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Archive for category: Political Risks

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TRIA Dies in US Senate

 Washington, DC – After the United States House of Representatives approved the reauthorization of the Terrorism Risk Insurance Program (TRIA) on December 10th, the bill died in the Senate last night (December 16th, 2014) after soon-to-retire Oklahoma Senator Tom Coburn blocked the legislation from being called for a vote. Without renewal, the existing legislation expires on December 31st, 2014.

TRIA was enacted after the 9/11 attacks on New York City, which resulted in a majority of insurers declining to write coverage on buildings in NY due to the threat of future attacks. The bill, similar to Flood Insurance through FEMA, provides governmental assistance on systemic, multi-industry losses – in TRIA’s case: terrorism-related.

Coburn’s opposition to the bill stems from a new provision that would require insurance agents and brokers to register with a newly-formed body, the National Association of Registered Agents and Brokers Reform Act (NARAB).

The Property Casualty Insurers of America (PCI) issued the following statement today, expressing concern and disappointment in the bill’s defeat:

It is unconscionable that the U.S. Senate would adjourn without finishing their job and reauthorizing a long-term Terrorism Risk Insurance Act (TRIA) when the threat of a terrorist attack against the United States is at the highest level it has been in a decade,” said David A. Sampson, PCI’s president and CEO. “TRIA plays a vital role in our national economic security. If a massive attack occurs before TRIA is reauthorized, there could be no terrorism insurance coverage or taxpayer protection. PCI is profoundly disappointed by the dysfunction in Washington and we urge the next Congress to address a long-term reauthorization of TRIA immediately when they convene in January.

Without TRIA’s backstop support, fears are wide-ranging throughout the insurance industry that insurers could face insolvency without the legislation, should a terrorist attack occur.

Even with the bill passing, many within the insurance industry are concerned with whether the legislation would address cyber terrorism or not. The bill makes no mention of “cyber,” which leaves a great deal of ambiguity. More on that HERE.

Sources: Bloomburg News, Insurance Journal, Advisen

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Top Risks in Global Expansions

If you are a technology or life science firm considering global expansion, you need to become aware of some foreign risks that need to be managed. Tips to handling foreign risks include:

Establishing a Global Risk Management Program – Handling of foreign risks is different from the management of domestic risks. Foreign risk requires different treatment and a firm understanding of the differences in laws, business practices and procedures for handling certain risks. With an ever-increasing number of firms that are expanding their operations to include facilities on foreign soil, it is important to establish overall goals for your risk management program.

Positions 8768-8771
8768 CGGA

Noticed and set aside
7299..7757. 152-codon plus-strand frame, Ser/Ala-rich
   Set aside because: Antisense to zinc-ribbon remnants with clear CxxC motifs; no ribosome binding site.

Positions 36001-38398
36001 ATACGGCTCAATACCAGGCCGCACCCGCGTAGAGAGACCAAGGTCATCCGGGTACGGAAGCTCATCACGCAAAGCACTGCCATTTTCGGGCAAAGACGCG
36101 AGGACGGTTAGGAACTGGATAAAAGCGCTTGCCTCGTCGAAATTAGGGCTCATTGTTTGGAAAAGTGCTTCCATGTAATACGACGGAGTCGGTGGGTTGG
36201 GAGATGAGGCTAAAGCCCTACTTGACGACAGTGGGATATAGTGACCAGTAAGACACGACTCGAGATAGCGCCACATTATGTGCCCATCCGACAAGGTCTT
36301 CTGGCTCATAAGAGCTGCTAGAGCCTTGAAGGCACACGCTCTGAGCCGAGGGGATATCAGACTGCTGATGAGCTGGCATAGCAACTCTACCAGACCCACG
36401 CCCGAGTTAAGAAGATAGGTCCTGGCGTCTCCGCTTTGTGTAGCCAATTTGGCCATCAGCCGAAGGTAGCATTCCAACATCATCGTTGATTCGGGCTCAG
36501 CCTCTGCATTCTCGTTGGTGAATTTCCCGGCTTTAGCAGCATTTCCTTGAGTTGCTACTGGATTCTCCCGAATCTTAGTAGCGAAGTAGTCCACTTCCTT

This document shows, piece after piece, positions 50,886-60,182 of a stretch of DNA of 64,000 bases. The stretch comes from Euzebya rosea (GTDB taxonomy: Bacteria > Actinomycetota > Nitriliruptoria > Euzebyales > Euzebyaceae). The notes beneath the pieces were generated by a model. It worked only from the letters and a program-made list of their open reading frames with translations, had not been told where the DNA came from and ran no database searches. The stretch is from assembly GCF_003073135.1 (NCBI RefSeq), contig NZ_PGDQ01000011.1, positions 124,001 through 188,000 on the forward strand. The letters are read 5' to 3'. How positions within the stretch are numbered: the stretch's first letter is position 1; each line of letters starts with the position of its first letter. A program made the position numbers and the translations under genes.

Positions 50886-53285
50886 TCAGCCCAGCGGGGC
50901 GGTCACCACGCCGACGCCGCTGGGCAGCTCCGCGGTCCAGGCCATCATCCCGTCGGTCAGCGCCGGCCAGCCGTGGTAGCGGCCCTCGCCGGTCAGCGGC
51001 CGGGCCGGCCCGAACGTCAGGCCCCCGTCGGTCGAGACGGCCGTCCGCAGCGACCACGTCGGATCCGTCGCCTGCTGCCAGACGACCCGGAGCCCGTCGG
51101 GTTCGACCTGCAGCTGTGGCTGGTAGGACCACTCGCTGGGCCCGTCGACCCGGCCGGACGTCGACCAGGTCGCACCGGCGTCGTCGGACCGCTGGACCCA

The goals for your global risk management program should include the standardization of risk management controls, and an improved ability to predict potential losses. You will also need to eliminate gaps in your insurance coverage, identify hidden costs in your insurance program and ensure that you are in strict compliance with local laws and are leveraging economies of scale in your insurance program.

Political Risks Play a Role in International Expansions – Political risk is defined as the threat of losing assets, management control, or potential earnings as a result of political action by the host country. Generally speaking, a country with a stable government poses less of a risk than one in turmoil. Specialized Political Risk insurance policies can protect against certain types of perils for companies doing business or conducting operations in foreign countries. These insurance contracts often address business exposures faced by these companies as a result of foreign governmental action. Types of exposures that can be covered under political risk policies include confiscation, expropriation, deprivation, nationalization, political violence and currency inconvertibility. They can also be customized to include export credit.

Economic Risk Come in Different Shape and Size – Economic risks speak to the chance that a host country may impose sanctions that will restrict or regulate the activities of foreign corporations. Most common among these are exchange controls, which restrict movement of foreign money out of the country, tax policies that are often used to control foreign companies by placing large taxes on their products, and price controls in which host countries establish regulations controlling the price range of a business’s goods or services.

Don’t Forget the Cultural Risk – Cultural risk can be as damaging as political or economic dangers. National cultural risk is the possibility of doing something considered unacceptable by the social culture of the host country. Business cultural risk is the threat of doing something inappropriate within the business environment as a whole. Corporate cultural risk is the risk of making a cultural error when dealing with a specific company.

Managing foreign risks can determine your level of success in the global market. The international network of professionals in TechAssure Association can help you establish a solid global risk management program. Contact us to learn more about our members.